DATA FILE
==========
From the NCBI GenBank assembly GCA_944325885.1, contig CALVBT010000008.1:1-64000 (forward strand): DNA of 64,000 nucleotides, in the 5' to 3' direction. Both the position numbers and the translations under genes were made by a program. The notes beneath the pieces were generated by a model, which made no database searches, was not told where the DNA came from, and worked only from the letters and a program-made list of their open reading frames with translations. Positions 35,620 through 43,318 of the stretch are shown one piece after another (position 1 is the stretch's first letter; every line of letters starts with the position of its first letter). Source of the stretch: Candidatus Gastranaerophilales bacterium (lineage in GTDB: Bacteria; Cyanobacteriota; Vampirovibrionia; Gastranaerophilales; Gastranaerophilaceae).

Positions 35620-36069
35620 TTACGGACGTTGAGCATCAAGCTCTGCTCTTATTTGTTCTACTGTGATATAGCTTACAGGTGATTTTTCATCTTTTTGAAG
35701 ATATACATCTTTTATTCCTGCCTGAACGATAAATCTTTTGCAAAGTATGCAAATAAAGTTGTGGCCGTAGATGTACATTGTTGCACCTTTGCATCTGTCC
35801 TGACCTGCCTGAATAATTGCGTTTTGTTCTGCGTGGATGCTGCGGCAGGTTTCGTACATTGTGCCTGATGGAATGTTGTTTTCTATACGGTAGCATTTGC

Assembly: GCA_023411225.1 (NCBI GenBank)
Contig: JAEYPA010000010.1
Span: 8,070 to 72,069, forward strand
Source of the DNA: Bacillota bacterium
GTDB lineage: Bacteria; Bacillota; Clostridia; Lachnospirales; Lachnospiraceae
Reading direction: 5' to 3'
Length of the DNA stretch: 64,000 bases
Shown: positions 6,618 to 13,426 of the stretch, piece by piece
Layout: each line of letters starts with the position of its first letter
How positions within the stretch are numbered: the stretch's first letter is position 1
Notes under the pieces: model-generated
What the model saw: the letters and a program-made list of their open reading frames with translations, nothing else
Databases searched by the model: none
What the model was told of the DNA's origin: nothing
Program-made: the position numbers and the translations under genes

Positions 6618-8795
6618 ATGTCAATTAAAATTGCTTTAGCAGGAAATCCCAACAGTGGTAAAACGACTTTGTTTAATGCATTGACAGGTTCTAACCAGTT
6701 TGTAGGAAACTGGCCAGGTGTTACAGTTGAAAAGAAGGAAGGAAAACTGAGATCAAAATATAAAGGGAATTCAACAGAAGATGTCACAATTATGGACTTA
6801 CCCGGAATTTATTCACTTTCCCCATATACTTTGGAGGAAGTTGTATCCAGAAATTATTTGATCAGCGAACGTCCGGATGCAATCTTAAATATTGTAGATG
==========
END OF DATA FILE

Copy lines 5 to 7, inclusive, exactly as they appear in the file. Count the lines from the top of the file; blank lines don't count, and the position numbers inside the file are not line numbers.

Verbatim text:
35801 TGACCTGCCTGAATAATTGCGTTTTGTTCTGCGTGGATGCTGCGGCAGGTTTCGTACATTGTGCCTGATGGAATGTTGTTTTCTATACGGTAGCATTTGC

Assembly: GCA_023411225.1 (NCBI GenBank)
Contig: JAEYPA010000010.1